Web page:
Causes and Prevention of Varicose and Spider Veins

Varicose and Spider Veins Afflict More Women Than Men

Varicose Vein
Getty Images/huseyintuncer

Varicose veins are simply enlarged veins and spider veins are a smaller version of the same condition, though their appearance is different. 

Women are more likely to develop this circulatory condition and, here in the United States, up to 50 percent of women suffer from some form of vein disorder. It's estimated that 41 percent of all women will suffer from abnormal leg veins by the age of 50.

Perhaps unsightly, varicose and spider veins don't usually require medical treatment.

They can cause dull discomfort and may get worse as you age, but severe pain is uncommon. Symptoms of discomfort may include:

  • swelling in your feet and legs
  • fatigued leg muscles and night cramps 
  • you may feel an itchy or burning sensation on the skin of your legs and ankles

What Do Varicose Veins Look Like? 

Varicose veins have similar characteristics that you can see through your skin, including:

  • color: red, blue or none
  • the appearance of cords running just under your skin that may appear to be twisted and bulging

Where Do Varicose Veins Appear?

These veins pop-up on various parts of your body, including:

  • the backs of your calves
  • the inside of your legs
  • anywhere from your groin to the ankle
  • in your vagina or around your anus, during pregnancy 

What Do Spider Veins Look Like?

Spider veins look similar to varicose veins, but they:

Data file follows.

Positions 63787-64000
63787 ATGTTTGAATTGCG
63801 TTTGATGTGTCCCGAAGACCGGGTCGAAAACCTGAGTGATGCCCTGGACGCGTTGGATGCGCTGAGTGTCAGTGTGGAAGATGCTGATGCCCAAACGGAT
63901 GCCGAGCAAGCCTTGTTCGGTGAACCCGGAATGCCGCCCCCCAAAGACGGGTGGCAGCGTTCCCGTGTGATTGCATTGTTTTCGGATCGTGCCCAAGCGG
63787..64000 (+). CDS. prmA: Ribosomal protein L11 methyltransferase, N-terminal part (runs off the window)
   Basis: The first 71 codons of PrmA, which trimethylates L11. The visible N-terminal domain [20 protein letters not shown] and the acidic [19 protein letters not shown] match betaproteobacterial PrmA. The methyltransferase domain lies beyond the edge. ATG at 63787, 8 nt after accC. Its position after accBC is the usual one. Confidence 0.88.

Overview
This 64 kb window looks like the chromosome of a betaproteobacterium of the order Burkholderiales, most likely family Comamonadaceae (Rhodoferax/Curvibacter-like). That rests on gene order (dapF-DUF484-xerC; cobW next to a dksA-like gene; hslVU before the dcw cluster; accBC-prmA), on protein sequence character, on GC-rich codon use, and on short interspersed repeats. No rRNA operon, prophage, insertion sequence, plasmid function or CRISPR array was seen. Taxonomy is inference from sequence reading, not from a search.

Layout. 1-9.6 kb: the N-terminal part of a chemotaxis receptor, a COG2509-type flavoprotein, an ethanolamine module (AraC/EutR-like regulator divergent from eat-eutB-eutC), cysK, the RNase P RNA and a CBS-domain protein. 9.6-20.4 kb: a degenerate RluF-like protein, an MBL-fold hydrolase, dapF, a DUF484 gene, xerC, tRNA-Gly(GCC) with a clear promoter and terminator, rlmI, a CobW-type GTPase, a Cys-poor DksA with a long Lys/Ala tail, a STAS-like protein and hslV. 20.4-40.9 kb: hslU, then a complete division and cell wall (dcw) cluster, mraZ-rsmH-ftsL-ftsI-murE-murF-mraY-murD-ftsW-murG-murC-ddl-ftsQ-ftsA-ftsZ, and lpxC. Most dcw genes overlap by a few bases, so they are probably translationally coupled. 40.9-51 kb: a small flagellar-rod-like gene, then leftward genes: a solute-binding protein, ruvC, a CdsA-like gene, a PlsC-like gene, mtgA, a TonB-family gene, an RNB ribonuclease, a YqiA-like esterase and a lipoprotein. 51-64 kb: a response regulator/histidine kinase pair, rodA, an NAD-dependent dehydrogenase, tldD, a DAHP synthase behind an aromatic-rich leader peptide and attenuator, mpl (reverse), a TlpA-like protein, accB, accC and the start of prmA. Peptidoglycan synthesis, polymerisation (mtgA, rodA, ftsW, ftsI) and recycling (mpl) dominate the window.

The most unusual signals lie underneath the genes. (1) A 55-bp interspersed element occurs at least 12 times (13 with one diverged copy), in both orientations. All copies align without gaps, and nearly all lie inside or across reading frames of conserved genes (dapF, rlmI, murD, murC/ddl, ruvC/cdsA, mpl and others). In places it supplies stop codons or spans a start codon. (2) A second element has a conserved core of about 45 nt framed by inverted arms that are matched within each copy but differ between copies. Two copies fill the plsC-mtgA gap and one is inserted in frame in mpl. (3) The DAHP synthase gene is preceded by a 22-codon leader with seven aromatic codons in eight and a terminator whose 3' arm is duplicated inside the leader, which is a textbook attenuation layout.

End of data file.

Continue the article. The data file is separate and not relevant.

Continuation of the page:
• are smaller
  • are often red or sometimes blue in color
  • are closer to your skin's surface
  • can look like a spider web with short, jagged lines
  • can cover either a very small or very large area of skin

Where Do Spider Veins Appear?

When checking your body for spider veins, you can find them on your:

  • legs
  • face 

Why Do I Have Varicose Veins?

Your veins are part of your circulatory system. As the blood returns to the heart, healthy strong veins act as one-way valves to prevent the blood from flowing backward.

When they weaken, some of the blood can leak backward, collect there, and then become congested or clogged. This causes the vein to abnormally enlarge, resulting in either varicose veins or spider veins.

Science has yet to uncover exactly what causes the one-way valves to weaken, but several factors make you more likely to develop them including:

  • Heredity, or being born with weak vein valves
  • Hormonal changes during puberty, pregnancy, and menopause, as well as taking estrogen, progesterone, and birth control pills
  • Pregnancy causes enlarged veins because your blood volume increases significantly  
  • Pregnancy makes your uterus larger and  puts more pressure on the veins -- you may see improvement within 3 months of delivery

Other factors that weaken vein valves and could contribute to the appearance of varicose and spider veins include:

  • aging
  • obesity
  • leg injury 
  • prolonged standing - commonly work-related for nurses, teacher and food service workers

How Can I Prevent Varicose and Spider Veins?

You can try to prevent varicose and spider veins by taking the following steps:

  • Exercise regularly to improve your leg strength, circulation, and vein strength
  • Control your weight to avoid placing too much pressure on your legs
  • Do not cross your legs when sitting and try to elevate your legs when resting
  • Do not stand for long periods of time


UCLA Gonda Venus Center: Symptoms and Diagnosis of Spider Veins Varicose Veins and Spider Veins Fact Sheet (2012).

Continue Reading